(See also NPD Bulletin no. 3 for previous
Named after the bird Puffin (Norwegian: lunde).
Well type section
Norwegian well 33/12-2
from 2951 m to 3749 m, coordinates N61°13'31.38", E01°51'25.97".
Well reference sections
UK well 211/29-5 from 3003 m to 3795 m, coordinates N 61°04'43.00",
NO well 34/4-C-6H from 2980 m to 3452 m, coordinates N 61°31'30.51",
NO well 34/7-3
from 2635 m to 3365 m, coordinates N 61°25'54.05", E 02°07'43.95".
798 m in the type well and 792 m in the reference well.
The succession of the Lunde Formation is dominated by very fine to very
coarse-grained sandstones, claystones, mudstones, shales and marls. The
sandstones are mainly white while the fine grained lithologies are
generally red, green and grey-green. This is contrasting to the pre- Alke
Formation succession where all lithologies generally are red stained.
Especially in the upper part of the succession the claystones and
mudstones are non-stained.
The base of the Formation is picked at the transition from the fine
grained lithology of the Alke Formation to the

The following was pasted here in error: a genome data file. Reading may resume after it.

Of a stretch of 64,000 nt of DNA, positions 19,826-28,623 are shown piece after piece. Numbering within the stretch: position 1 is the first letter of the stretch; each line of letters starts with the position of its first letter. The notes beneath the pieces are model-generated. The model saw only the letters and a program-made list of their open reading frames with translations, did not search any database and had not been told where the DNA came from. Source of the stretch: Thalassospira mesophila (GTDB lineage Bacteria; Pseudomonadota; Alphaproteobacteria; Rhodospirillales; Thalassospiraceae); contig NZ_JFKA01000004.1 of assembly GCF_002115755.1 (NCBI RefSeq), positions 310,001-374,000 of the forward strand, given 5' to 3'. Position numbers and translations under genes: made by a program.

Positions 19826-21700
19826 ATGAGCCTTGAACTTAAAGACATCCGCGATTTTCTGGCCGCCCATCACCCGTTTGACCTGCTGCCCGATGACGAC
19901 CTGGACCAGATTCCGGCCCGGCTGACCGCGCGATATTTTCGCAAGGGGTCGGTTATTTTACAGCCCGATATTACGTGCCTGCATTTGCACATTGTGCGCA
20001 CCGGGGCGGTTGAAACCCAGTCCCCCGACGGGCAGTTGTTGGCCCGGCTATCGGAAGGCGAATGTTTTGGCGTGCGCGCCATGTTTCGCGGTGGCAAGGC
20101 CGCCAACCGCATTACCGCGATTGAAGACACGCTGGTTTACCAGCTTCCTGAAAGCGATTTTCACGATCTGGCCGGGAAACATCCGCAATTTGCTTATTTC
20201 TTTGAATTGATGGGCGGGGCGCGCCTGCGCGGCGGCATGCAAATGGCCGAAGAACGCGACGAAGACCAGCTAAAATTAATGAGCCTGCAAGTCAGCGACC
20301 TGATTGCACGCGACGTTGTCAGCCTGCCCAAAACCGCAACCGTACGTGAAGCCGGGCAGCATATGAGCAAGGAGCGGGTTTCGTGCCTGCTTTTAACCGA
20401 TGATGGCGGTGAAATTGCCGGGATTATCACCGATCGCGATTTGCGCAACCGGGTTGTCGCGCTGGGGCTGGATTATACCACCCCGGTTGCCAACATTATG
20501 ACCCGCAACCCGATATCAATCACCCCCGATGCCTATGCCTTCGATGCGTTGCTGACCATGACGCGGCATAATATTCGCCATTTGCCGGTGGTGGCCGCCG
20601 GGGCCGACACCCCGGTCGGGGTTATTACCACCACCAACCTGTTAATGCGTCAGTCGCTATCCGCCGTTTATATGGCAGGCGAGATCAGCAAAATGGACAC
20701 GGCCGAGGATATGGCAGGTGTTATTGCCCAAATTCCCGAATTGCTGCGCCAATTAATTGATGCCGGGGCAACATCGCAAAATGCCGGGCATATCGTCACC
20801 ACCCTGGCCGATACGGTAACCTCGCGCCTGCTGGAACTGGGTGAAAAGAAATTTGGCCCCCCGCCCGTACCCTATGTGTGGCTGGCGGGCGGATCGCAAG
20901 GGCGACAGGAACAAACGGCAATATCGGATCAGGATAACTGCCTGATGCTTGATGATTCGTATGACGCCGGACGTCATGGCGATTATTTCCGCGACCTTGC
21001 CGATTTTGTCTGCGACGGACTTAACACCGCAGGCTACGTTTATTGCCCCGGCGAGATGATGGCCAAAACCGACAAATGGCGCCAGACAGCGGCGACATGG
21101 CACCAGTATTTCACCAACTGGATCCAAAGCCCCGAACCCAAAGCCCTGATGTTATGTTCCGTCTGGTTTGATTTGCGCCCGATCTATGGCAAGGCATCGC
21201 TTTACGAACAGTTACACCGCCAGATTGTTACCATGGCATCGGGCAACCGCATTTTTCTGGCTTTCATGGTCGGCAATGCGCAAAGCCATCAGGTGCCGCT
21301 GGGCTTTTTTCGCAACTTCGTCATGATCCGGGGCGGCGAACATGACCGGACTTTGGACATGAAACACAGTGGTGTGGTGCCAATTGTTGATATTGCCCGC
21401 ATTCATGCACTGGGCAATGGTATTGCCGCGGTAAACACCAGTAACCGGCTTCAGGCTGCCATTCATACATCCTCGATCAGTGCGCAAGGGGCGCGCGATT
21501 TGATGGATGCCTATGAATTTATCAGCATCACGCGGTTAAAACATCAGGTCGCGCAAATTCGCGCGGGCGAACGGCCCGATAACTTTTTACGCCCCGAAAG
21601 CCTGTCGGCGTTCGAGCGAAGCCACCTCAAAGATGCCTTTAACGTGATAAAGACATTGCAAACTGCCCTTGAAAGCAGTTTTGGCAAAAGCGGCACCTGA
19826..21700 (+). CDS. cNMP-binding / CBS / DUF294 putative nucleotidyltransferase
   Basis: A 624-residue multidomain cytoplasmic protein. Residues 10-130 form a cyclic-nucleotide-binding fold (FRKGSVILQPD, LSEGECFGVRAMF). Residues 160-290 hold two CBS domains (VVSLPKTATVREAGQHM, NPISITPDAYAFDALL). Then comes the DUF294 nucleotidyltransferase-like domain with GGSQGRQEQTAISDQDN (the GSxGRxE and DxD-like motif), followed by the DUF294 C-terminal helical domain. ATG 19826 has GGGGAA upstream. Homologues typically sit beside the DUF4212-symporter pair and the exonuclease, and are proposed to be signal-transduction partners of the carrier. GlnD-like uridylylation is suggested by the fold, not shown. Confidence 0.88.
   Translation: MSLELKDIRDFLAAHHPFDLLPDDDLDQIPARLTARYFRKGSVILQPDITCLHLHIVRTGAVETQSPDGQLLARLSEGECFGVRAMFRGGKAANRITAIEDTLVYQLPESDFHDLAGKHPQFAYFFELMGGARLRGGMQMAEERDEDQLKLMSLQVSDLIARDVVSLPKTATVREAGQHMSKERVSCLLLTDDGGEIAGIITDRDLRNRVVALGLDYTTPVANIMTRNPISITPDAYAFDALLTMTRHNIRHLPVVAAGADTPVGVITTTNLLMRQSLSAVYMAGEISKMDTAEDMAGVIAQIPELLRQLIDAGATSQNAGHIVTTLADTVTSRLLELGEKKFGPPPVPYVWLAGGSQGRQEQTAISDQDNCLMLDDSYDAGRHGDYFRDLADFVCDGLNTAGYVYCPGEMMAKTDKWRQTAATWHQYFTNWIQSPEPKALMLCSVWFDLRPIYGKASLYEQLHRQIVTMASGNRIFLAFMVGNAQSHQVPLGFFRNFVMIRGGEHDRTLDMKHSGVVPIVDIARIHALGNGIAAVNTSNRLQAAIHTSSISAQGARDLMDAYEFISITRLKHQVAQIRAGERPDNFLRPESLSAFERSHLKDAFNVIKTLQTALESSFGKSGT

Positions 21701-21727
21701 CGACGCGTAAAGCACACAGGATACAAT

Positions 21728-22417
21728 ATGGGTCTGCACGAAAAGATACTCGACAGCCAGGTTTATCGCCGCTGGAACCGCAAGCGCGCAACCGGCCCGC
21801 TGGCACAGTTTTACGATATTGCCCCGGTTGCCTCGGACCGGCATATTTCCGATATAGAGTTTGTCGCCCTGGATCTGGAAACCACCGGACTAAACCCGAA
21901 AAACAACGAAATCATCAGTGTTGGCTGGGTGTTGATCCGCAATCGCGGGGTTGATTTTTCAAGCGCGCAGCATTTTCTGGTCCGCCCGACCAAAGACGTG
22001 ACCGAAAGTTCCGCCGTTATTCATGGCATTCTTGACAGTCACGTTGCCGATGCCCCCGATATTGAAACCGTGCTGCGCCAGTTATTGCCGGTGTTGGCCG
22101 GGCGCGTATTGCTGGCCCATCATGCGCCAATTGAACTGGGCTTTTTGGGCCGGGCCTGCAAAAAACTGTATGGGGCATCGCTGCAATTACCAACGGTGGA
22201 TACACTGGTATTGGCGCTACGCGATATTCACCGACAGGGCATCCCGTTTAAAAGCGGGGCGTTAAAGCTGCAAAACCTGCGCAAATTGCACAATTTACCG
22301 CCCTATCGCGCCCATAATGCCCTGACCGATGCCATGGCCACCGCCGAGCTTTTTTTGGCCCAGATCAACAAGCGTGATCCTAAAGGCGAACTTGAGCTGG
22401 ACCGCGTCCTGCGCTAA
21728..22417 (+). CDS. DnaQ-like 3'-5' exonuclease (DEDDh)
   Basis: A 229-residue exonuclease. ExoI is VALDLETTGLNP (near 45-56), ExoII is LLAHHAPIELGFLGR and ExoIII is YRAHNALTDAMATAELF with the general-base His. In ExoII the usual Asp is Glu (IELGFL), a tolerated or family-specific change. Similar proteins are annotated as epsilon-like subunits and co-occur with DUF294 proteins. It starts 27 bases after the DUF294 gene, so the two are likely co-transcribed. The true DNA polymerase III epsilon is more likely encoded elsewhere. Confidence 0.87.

intercalated sandstones and
mudstones/claystones of the Lunde Formation. This transition is marked by
a distinct change in the sonic and gamma ray logs.
Distribution of the Lunde Formation (click image for full size).
The distribution of the Lunde Formation of this figure is north of 60
Late Triassic, Norian to Early Rhaetian.
The Lunde Formation represents a major depositional fluvial system
building out from the Fennoscandian Shield, or/and from the East Shetland
The base boundary of the Lunde Formation has been changed from its
original definition. It was at the time of original definition discussed
that the lower unit of the Formation should be erected and defined as a
separate unit at a later stage (Vollset & Doré 1984). As the lower
boundary has been changed, the Formation should have been abandoned and
new name erected. Salvador (1994), states, however, that units which have
been in extensive use, can keep its original name although the boundaries
of the formation is changed. Nystuen (1989) states that minor changes in
definition of boundaries may be desirable following new investigations. If
such revision only alters a small portion of the original unit, its name
can be retained. As the Lunde Formation is an important reservoir in the
Snorre Field and has been extensive used, as well as it was already
mentioned upon definition that the lower boundary of the Formation should
be modified, it is here chosen not to abandon the Formation, but rather
adjust the lower boundary. It is mainly the upper part of the Lunde
Formation which has been dealt with as reservoir within the Snorre Field,
and it will therefore only to a minor degree affect its use.